It’s a sport that doesn’t just serve up fast paced action but also important lifelong lessons. Down the Line and Beyond (DTLB), a nonprofit organization located at 422 E. Locust Ave. in East Germantown, uses tennis to make sure inner city children always keep their eye on the ball.
DTLB operates tennis programs in some of the most economically disadvantaged neighborhoods in Philadelphia, serving hundreds of students between the ages of 5 and 14 each year in its after-school and summer programs.
“Participants are ethnically diverse youngsters from low-income families who reside in Philadelphia,” executive director Oscar Eppley said. “Many come from single-parent homes, and most are familiar with personal and financial hardship. There is a need for constructive engagement after school and during the summer months.”
Eppley said the program uses tennis as a means to provide children in under-resourced communities character-building and education in a positive, fun, healthy environment.
Seventeen-year-old Aly Ba has been in the program since he was 9.
“I went through the program and now I’m teaching the younger kids involved in the program,” he said. “I learned a lot about character, being respectful and the program showed me the proper virtues to become a good person in this world.”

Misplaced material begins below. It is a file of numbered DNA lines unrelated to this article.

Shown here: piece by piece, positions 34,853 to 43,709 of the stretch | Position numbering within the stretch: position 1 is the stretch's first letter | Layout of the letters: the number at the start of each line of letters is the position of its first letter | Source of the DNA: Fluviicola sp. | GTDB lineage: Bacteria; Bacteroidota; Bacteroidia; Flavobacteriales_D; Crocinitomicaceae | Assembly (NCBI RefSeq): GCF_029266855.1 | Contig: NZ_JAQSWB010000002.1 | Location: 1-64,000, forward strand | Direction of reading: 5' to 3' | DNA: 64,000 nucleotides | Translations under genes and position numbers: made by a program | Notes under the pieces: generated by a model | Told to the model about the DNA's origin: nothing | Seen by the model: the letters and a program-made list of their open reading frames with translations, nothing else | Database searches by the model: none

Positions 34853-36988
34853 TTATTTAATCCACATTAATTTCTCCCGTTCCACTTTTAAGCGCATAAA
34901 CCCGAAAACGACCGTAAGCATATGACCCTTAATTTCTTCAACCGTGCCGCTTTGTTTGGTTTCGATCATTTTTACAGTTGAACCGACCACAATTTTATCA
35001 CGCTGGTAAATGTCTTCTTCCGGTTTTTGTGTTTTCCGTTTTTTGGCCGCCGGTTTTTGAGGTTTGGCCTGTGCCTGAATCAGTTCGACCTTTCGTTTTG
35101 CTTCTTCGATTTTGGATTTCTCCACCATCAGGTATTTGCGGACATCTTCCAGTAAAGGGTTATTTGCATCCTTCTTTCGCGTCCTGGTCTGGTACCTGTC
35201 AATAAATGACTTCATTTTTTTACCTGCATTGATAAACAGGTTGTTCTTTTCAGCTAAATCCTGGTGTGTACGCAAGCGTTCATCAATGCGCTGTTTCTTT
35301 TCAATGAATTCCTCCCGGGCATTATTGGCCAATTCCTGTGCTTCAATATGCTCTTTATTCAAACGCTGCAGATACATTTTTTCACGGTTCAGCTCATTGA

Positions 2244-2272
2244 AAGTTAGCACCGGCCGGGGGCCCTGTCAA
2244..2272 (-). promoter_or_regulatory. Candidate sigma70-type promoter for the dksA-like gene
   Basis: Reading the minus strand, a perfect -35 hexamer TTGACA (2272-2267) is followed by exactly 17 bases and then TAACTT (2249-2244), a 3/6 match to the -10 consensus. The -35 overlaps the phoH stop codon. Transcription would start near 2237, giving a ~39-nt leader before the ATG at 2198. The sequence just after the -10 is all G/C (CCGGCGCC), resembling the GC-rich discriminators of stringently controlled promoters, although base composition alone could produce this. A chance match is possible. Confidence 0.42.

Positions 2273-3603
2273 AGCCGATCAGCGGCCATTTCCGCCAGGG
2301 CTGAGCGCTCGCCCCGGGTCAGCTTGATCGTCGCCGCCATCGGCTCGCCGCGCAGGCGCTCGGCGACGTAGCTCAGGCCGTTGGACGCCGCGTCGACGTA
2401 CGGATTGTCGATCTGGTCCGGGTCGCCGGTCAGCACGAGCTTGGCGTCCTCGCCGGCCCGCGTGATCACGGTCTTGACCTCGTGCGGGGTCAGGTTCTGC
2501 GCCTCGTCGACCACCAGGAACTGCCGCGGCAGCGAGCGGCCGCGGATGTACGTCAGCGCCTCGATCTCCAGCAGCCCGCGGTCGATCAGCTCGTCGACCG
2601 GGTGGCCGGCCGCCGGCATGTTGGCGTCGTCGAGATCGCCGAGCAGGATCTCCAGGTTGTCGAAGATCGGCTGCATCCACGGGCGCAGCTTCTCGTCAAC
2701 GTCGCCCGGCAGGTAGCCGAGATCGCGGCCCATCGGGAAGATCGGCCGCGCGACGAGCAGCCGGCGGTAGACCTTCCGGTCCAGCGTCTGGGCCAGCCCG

Aly, who attends the Haverford Boys School, feels the program has helped him beyond tennis.
“We had quarterly ambassador workshops where we talked and learned about different virtues and what it means on the court and how to embody them into real life,” he said.
DTLB holds tennis programs in basements, classrooms, gyms, and even parking lots. Eppley said they needed to build a community around the sport.
“We have hired inner city coaches and retirees from different neighborhoods to teach the kids,” he said. “It’s not that the children don’t want to play, they haven’t had the access or exposure to play.”
DTLB’s programs director Kiwi Nicholson said he hopes to make tennis appealing to inner city children.
“I think that from the very beginning tennis was a so called ‘white sport,'” he said. “So that’s where our programs come in. Once you put the interest and concern into the children, they become elated. Now this is something they want to pursue.”
Besides tennis, the organization offers education on other health habits. Eppley lit up as he talked about the character program, the nutrition program and the skin care program.
“It’s just like life,” he said. “People can prepare you but in the end, it’s just you out there. So we really try to get students to compose themselves in that way. We try to transfer the skills on and off the court. Their grades improve. We have a 90% retention rate and a 100% of the kids who play on our tennis teams end up attending college.”
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